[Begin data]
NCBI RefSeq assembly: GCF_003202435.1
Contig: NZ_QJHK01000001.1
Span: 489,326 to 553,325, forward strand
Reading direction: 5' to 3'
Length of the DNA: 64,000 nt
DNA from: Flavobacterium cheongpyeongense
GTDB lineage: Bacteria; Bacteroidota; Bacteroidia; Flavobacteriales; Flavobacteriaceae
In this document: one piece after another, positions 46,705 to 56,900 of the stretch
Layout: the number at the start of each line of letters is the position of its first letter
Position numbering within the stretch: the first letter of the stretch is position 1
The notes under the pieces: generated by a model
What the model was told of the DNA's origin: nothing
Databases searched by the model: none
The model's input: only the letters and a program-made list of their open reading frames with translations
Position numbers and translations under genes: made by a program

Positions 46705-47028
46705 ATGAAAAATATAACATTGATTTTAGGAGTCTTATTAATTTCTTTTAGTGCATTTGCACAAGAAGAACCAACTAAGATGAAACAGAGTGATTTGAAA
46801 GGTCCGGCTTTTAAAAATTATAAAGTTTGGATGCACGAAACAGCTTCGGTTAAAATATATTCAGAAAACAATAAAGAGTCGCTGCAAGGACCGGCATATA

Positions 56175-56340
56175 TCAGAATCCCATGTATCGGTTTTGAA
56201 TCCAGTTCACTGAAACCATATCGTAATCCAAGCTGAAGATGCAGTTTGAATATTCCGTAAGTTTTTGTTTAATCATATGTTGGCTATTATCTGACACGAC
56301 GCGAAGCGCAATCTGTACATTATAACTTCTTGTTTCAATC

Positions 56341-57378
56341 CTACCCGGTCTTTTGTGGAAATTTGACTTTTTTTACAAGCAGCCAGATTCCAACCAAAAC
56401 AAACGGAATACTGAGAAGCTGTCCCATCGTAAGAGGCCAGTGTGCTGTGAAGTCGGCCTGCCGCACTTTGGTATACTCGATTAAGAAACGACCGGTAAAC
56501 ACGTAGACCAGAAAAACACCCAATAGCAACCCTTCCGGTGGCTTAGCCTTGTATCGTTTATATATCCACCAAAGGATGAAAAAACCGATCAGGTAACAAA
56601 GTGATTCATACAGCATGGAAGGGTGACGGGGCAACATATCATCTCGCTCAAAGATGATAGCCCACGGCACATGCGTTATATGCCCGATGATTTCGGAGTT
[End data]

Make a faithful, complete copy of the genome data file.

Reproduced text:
NCBI RefSeq assembly: GCF_003202435.1
Contig: NZ_QJHK01000001.1
Span: 489,326 to 553,325, forward strand
Reading direction: 5' to 3'
Length of the DNA: 64,000 nt
DNA from: Flavobacterium cheongpyeongense
GTDB lineage: Bacteria; Bacteroidota; Bacteroidia; Flavobacteriales; Flavobacteriaceae
In this document: one piece after another, positions 46,705 to 56,900 of the stretch
Layout: the number at the start of each line of letters is the position of its first letter
Position numbering within the stretch: the first letter of the stretch is position 1
The notes under the pieces: generated by a model
What the model was told of the DNA's origin: nothing
Databases searched by the model: none
The model's input: only the letters and a program-made list of their open reading frames with translations
Position numbers and translations under genes: made by a program

Positions 46705-47028
46705 ATGAAAAATATAACATTGATTTTAGGAGTCTTATTAATTTCTTTTAGTGCATTTGCACAAGAAGAACCAACTAAGATGAAACAGAGTGATTTGAAA
46801 GGTCCGGCTTTTAAAAATTATAAAGTTTGGATGCACGAAACAGCTTCGGTTAAAATATATTCAGAAAACAATAAAGAGTCGCTGCAAGGACCGGCATATA

Positions 56175-56340
56175 TCAGAATCCCATGTATCGGTTTTGAA
56201 TCCAGTTCACTGAAACCATATCGTAATCCAAGCTGAAGATGCAGTTTGAATATTCCGTAAGTTTTTGTTTAATCATATGTTGGCTATTATCTGACACGAC
56301 GCGAAGCGCAATCTGTACATTATAACTTCTTGTTTCAATC

Positions 56341-57378
56341 CTACCCGGTCTTTTGTGGAAATTTGACTTTTTTTACAAGCAGCCAGATTCCAACCAAAAC
56401 AAACGGAATACTGAGAAGCTGTCCCATCGTAAGAGGCCAGTGTGCTGTGAAGTCGGCCTGCCGCACTTTGGTATACTCGATTAAGAAACGACCGGTAAAC
56501 ACGTAGACCAGAAAAACACCCAATAGCAACCCTTCCGGTGGCTTAGCCTTGTATCGTTTATATATCCACCAAAGGATGAAAAAACCGATCAGGTAACAAA
56601 GTGATTCATACAGCATGGAAGGGTGACGGGGCAACATATCATCTCGCTCAAAGATGATAGCCCACGGCACATGCGTTATATGCCCGATGATTTCGGAGTT